Annuals or perennials with whorled leaves and short-tubed, often 4-petalled flowers, in spring. There are around 12 native Galium sp, or bedstraws. Mainly enjoying an open position, but not G. odoratum, woodruff, which can carpet woodlands. G. aparine may not be recognisable from its latin name, but the common name of cleavers and picking them off clothing or pets, will be much more familiar.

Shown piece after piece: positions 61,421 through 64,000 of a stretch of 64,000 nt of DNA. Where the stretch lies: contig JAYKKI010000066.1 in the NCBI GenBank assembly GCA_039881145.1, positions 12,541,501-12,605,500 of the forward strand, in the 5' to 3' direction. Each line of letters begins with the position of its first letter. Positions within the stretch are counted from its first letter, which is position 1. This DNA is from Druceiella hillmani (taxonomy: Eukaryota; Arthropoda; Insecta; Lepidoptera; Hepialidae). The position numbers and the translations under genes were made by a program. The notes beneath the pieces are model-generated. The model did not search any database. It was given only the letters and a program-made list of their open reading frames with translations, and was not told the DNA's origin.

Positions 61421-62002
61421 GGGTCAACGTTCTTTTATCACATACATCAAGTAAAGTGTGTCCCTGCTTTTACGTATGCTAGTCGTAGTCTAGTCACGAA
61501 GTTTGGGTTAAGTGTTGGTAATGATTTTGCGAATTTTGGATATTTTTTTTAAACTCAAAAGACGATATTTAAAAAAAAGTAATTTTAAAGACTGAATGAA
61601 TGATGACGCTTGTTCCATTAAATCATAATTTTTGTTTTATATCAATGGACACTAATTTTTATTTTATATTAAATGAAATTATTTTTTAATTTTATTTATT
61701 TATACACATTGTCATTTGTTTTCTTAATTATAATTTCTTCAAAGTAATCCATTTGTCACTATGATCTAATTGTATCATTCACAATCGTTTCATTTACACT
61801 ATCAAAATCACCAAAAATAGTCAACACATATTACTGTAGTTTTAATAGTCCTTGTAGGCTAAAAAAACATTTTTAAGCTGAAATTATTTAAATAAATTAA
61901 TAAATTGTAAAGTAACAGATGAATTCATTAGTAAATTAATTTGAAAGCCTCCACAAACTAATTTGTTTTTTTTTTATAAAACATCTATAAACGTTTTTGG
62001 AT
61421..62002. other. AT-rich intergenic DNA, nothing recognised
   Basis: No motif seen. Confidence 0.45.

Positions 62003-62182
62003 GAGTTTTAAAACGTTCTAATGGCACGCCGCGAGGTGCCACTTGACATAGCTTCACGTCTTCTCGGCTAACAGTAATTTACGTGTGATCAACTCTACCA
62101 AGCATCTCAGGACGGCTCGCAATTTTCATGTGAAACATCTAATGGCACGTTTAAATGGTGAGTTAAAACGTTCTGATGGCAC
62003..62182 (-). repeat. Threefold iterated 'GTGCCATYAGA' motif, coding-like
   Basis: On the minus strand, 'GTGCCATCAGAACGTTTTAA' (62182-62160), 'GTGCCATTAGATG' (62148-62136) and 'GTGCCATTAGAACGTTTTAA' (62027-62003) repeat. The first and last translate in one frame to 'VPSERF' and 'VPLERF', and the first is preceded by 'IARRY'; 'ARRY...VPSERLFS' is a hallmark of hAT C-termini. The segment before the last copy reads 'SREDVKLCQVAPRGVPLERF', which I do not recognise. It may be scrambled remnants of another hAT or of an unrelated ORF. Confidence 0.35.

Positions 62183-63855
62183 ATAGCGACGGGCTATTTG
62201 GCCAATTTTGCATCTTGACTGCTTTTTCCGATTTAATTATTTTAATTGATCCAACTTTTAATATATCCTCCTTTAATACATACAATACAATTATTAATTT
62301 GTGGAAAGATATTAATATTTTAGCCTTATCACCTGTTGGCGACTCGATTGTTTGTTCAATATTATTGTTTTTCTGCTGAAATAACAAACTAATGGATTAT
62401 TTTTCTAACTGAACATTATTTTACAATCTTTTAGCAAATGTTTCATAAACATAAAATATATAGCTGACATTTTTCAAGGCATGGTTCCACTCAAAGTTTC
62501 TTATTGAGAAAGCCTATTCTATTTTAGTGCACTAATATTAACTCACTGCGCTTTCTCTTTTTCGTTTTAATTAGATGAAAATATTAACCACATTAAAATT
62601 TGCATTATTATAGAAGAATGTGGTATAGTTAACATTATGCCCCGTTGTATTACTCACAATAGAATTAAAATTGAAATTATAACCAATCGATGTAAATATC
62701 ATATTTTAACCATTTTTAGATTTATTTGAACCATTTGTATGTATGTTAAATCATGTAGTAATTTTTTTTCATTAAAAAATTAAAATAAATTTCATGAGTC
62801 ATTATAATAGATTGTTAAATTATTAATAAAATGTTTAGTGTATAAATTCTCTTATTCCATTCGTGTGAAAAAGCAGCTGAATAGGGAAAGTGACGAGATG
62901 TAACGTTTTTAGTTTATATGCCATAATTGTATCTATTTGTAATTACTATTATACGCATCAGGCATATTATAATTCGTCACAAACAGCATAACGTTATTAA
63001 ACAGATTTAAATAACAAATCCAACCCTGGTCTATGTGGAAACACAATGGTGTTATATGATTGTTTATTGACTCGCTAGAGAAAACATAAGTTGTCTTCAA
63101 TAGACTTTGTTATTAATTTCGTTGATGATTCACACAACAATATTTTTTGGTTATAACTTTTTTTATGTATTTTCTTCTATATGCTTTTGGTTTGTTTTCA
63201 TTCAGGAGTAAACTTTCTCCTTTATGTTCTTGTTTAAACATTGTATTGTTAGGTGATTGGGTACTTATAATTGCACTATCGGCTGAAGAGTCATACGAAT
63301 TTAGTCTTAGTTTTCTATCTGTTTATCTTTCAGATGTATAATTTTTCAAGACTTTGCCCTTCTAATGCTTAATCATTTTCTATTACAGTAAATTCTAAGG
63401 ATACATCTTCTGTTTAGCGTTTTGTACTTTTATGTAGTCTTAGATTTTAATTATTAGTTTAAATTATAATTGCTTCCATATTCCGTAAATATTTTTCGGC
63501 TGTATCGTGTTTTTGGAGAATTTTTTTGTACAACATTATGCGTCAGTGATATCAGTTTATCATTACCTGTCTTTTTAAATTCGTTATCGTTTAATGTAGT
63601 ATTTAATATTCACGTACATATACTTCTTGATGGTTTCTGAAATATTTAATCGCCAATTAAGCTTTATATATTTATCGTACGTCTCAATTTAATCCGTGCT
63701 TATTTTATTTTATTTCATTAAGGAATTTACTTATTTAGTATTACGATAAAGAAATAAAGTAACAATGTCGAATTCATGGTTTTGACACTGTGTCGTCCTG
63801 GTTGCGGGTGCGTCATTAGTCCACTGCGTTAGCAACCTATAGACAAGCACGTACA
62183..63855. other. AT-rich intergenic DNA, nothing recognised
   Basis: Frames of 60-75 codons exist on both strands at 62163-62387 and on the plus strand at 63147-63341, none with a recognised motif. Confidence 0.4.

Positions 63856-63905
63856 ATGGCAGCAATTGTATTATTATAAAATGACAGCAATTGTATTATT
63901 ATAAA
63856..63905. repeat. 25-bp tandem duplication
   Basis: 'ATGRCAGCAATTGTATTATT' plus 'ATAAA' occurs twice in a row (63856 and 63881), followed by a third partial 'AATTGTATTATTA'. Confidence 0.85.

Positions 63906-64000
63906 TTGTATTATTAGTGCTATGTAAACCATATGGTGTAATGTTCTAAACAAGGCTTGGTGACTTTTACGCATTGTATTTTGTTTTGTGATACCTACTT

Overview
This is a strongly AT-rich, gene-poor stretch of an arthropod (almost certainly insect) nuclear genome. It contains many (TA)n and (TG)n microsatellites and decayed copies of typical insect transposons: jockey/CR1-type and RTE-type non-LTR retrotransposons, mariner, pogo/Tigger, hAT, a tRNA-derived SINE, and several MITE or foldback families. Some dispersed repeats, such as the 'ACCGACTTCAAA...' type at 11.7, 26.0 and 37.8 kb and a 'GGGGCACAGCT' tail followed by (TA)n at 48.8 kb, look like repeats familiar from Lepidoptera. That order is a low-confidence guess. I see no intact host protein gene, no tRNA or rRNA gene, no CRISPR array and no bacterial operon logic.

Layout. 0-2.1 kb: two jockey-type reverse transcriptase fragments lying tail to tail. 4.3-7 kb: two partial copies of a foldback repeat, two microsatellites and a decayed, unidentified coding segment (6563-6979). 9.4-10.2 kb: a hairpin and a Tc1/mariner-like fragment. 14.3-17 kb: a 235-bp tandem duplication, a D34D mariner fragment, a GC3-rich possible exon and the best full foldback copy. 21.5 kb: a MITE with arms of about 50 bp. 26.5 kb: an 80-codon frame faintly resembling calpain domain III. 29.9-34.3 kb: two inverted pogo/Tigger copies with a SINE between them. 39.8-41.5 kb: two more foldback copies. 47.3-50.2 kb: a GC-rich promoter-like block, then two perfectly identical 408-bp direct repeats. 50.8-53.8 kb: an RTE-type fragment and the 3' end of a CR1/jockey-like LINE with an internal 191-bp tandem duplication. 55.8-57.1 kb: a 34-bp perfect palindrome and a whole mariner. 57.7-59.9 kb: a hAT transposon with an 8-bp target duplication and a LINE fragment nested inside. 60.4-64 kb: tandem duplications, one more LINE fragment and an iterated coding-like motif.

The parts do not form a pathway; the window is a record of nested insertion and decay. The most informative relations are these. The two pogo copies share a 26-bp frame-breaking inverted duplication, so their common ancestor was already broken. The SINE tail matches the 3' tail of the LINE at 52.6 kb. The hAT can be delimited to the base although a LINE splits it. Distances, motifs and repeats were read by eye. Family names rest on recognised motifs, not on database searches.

All bedstraws have small flowers, mostly white, but they are attractive to pollinators, especially smaller bees and flies. Those that favour open, unshaded areas always have an outside chance of attracting a bedstraw hawk-moth or hummingbird hawk-moth to lay eggs on and feed the larvae. Woodruff is however more found in shade, its flowers providing a resource to wildlife in spots that often start to lack nectar and pollen as the tree leaf canopy expands.

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